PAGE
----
Classical scrapie is an environmentally transmissible prion disease of sheep and goats. Prions can persist and remain potentially infectious in the environment for many years and thus pose a risk of infecting animals after re-stocking. In vitro studies using serial protein misfolding cyclic amplification (sPMCA) have suggested that objects on a scrapie affected sheep farm could contribute to disease transmission. This in vivo study aimed to determine the role of field furniture (water troughs, feeding troughs, fencing, and other objects that sheep may rub against) used by a scrapie-infected sheep flock as a vector for disease transmission to scrapie-free lambs with the prion protein genotype VRQ/VRQ, which is associated with high susceptibility to classical scrapie. When the field furniture was placed in clean accommodation, sheep became infected when exposed to either a water trough (four out of five) or to objects used for rubbing (four out of seven). This field furniture had been used by the scrapie-infected flock 8 weeks earlier and had previously been shown to harbor scrapie prions by sPMCA. Sheep also became infected (20 out of 23) through exposure to contaminated field furniture placed within pasture not used by scrapie-infected sheep for 40 months, even though swabs from this furniture tested negative by PMCA. This infection rate decreased (1 out of 12) on the same paddock after replacement with clean field furniture. Twelve grazing sheep exposed to field furniture not in contact with scrapie-infected sheep for 18 months remained scrapie free. The findings of this study highlight the role of field furniture used by scrapie-infected sheep to act as a reservoir for disease re-introduction although infectivity declines considerably if the field furniture has not been in contact with scrapie-infected sheep for several months. PMCA may not be as sensitive as VRQ/VRQ sheep to test for environmental contamination.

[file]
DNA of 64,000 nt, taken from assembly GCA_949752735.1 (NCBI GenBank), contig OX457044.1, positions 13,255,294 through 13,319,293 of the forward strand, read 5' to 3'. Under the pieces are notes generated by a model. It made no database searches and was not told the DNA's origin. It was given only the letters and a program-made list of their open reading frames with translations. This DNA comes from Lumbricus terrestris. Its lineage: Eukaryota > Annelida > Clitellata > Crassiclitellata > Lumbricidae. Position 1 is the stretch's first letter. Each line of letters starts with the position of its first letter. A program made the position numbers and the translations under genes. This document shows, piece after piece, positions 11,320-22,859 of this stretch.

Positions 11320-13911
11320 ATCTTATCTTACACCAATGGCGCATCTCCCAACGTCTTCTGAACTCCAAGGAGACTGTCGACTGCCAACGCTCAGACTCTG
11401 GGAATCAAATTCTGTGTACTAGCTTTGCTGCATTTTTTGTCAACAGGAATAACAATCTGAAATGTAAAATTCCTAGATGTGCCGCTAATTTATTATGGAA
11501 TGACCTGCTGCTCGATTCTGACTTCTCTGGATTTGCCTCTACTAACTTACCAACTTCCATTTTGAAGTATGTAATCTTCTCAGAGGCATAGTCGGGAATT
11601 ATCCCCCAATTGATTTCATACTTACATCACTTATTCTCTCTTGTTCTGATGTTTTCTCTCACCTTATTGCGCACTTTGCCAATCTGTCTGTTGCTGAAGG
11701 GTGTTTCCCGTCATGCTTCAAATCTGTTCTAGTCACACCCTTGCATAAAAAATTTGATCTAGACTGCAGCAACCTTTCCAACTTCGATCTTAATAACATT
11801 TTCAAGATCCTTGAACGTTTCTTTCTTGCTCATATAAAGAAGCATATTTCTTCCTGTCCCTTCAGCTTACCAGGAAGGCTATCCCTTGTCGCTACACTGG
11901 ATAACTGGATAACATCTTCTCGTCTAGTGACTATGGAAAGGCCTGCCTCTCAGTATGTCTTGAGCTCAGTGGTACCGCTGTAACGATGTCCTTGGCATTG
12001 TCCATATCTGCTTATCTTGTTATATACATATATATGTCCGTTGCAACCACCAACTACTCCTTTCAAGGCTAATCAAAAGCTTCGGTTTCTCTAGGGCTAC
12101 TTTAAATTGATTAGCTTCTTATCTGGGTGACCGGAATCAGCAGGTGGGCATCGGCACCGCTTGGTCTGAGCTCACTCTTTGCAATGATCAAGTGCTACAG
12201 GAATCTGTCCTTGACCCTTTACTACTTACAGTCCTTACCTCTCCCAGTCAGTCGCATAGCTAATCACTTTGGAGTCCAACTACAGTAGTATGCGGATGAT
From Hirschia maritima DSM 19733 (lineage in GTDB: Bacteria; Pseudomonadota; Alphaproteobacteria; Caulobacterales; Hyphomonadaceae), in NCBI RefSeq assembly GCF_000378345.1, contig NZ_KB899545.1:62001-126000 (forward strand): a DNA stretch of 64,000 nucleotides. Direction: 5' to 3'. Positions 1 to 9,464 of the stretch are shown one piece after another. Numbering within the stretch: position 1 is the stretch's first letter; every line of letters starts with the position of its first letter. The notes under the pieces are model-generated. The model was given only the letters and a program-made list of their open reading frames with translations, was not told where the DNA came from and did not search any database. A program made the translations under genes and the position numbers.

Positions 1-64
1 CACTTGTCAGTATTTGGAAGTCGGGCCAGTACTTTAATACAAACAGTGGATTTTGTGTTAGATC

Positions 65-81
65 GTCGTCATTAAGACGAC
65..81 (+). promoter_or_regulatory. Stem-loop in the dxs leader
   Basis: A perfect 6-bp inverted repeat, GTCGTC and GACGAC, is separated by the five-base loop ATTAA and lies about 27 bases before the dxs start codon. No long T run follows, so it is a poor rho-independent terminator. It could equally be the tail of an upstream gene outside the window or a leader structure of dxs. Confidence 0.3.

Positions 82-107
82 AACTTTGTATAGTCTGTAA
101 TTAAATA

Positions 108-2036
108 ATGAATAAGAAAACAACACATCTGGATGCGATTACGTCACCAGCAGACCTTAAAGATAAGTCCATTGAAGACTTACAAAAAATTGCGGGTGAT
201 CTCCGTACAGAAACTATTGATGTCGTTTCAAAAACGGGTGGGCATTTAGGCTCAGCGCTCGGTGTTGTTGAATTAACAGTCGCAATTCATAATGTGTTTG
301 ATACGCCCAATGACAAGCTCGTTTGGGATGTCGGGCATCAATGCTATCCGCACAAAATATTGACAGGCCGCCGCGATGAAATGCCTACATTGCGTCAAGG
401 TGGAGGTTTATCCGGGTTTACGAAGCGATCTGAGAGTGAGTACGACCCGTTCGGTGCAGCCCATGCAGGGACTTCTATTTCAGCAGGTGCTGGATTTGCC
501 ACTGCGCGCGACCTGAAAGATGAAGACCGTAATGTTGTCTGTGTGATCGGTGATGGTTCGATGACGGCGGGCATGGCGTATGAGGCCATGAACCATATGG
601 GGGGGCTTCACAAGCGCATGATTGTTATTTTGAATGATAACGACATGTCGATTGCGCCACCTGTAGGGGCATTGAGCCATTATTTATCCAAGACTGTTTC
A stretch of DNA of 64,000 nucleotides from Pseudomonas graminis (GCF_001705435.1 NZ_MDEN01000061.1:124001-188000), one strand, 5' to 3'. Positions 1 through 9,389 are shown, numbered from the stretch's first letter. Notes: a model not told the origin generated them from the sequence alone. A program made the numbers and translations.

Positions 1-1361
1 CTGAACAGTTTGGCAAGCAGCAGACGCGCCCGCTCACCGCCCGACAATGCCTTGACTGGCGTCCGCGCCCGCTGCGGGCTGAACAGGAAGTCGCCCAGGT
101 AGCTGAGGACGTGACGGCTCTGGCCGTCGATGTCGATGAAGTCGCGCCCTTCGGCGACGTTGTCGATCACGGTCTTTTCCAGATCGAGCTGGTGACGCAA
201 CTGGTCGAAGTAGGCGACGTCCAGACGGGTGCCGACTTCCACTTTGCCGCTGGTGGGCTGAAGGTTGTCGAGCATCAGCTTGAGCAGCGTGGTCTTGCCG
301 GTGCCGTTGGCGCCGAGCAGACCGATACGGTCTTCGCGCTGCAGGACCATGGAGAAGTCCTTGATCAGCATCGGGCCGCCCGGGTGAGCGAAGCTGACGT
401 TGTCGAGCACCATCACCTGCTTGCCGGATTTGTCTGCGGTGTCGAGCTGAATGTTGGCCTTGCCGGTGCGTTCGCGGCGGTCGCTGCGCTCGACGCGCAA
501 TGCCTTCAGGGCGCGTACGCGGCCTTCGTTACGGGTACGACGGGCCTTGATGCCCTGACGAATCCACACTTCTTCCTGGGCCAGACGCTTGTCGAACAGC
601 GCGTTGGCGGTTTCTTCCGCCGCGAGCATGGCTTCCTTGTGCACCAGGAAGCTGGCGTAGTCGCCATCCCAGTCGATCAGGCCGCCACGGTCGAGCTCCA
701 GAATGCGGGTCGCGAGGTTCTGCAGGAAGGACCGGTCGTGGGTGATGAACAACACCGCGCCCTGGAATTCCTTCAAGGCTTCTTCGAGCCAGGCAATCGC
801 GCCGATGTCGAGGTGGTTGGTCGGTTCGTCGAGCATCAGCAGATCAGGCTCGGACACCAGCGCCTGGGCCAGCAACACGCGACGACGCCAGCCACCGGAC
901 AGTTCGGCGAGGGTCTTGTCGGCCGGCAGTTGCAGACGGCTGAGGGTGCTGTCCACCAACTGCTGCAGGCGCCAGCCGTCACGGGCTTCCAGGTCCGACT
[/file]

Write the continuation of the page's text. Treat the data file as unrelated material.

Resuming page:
snip...
 
Discussion
 
Classical scrapie is an environmentally transmissible disease because it has been reported in naïve, supposedly previously unexposed sheep placed in pastures formerly occupied by scrapie-infected sheep (4, 19, 20). Although the vector for disease transmission is not known, soil is likely to be an important reservoir for prions (2) where – based on studies in rodents – prions can adhere to minerals as a biologically active form (21) and remain infectious for more than 2 years (22). Similarly, chronic wasting disease (CWD) has re-occurred in mule deer housed in paddocks used by infected deer 2 years earlier, which was assumed to be through foraging and soil consumption (23).